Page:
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Prepping to survive a disaster often tends to focus on food, water and first aid. Those are all needed, but something that is even more important than food is hygiene supplies. It’s not about looking pretty and smelling good—it’s a real life or death situation. Poor sanitation can lead to death. Without running water or electricity to purify water, things become very dire.
Poor sanitation leads to disease and illnesses that could have been prevented with a little soap and water. Without regular garbage pickup, trash is going to pile up which attracts rodents and all kinds of pests. Pests bring disease.
We don’t think much about sanitation right now. We flush the toilet, and the waste is carried far away from us never to be seen or thought of again. When we’re thirsty, we run the tap. Now, you might have bottled water, but how long is that going to last?
Do you have enough to wash your hands and body to keep healthy? What about cooking? When you really start to think about how much we take for granted, it will send you down a rabbit hole. Think about some times in recent history that poor sanitation led to another disaster on top of the first disaster.
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In 2010, Haiti suffered a major earthquake that killed hundreds of thousands of people, but the earthquake’s aftermath continued to wreak havoc on the population. A cholera outbreak caused by poor sanitation claimed another nine thousand lives and sickened close to a million.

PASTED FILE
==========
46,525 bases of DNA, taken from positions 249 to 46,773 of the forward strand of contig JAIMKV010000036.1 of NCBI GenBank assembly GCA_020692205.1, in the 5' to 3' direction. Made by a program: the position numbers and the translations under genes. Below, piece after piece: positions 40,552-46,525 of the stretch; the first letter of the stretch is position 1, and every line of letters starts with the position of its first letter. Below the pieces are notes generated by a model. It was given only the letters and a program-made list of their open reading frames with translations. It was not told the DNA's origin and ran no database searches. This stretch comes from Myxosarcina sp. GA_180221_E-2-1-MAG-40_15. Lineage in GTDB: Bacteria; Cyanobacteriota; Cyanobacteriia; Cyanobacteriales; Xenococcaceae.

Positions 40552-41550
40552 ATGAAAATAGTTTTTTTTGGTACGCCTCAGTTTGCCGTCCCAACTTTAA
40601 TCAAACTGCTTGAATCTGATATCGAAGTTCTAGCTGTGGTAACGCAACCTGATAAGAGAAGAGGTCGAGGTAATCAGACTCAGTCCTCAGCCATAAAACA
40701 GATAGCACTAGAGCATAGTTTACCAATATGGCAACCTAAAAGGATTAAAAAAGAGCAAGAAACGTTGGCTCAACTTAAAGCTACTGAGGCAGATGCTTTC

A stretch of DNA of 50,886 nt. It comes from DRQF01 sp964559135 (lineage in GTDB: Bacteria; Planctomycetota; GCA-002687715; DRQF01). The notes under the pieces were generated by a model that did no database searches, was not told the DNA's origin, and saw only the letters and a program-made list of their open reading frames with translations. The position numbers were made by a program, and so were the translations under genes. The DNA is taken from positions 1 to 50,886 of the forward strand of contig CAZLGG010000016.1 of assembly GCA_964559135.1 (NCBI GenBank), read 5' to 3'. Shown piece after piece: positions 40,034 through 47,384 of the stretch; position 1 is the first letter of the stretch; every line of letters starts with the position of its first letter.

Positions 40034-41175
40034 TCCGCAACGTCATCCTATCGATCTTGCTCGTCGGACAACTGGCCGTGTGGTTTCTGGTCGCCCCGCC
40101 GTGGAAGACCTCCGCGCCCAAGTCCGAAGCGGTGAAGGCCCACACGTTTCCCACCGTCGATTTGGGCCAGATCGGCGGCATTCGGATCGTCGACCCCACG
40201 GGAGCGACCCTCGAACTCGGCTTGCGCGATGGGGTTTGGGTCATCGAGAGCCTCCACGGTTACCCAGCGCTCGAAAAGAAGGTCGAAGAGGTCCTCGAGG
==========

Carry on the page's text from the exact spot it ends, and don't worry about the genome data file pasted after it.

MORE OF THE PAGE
The outbreak could be blamed on human fecal matter getting into the water supply. This is blamed on people needing to go but not taking care of business in a safe manner.
Typhoon Haiyan in the Philippines in 2013 is another example of a disaster leading to another disaster brought on by poor hygiene. The water supply was contaminated and people got sick because there weren’t proper bathrooms available. People were forced to live in makeshift shelters with no plumbing.
Imagine not having toilet paper or water available to wash your hands after using the bathroom and then sitting shoulder to shoulder with a hundred other people who are in the same boat. If that sent a shiver of revulsion down your spine, it should have.
Again, we can look at Hurricane Katrina for another example of poor hygiene. People were forced together to share small spaces that were not adequately cleaned. It wasn’t just the water that was bad. Sick people were living in close quarters with healthy people. People couldn’t properly wash their hands or even breathe clean air leading to rampant spread of flu and other contagious illnesses.
There are countless examples that point out the need for good sanitation following a disaster on any level. The disease that follows a natural disaster is just as deadly, but unlike natural disasters, it’s completely preventable.
You’ll want to stock up on the items on the list below now, before a disaster. Surviving an earthquake, economic collapse or a grid down situation is only half the battle. You have to be ready to survive the long haul while life is rebuilt.
1. Toilet Paper
Toilet paper is a basic necessity for personal hygiene, toilet paper could quickly become scarce if production and distribution networks are disrupted. People would need to find alternative ways to maintain cleanliness.
We already lived through this once. Hoarding toilet paper isn’t a terrible thing when there is a ready supply. Now some people are going to say they could use family cloths or whatever, but without a washing machine to toss those into or a steady supply of rags, toilet paper is a better option. If worse comes to worse, than by all means use old t-shirts.
Soap is crucial for handwashing and maintaining overall cleanliness. A lack of soap could lead to increased risk of infections and illnesses. Anti-bacterial soap is not necessary. Studies show it isn’t any more effective than standard soap at cleaning. Buy what you like.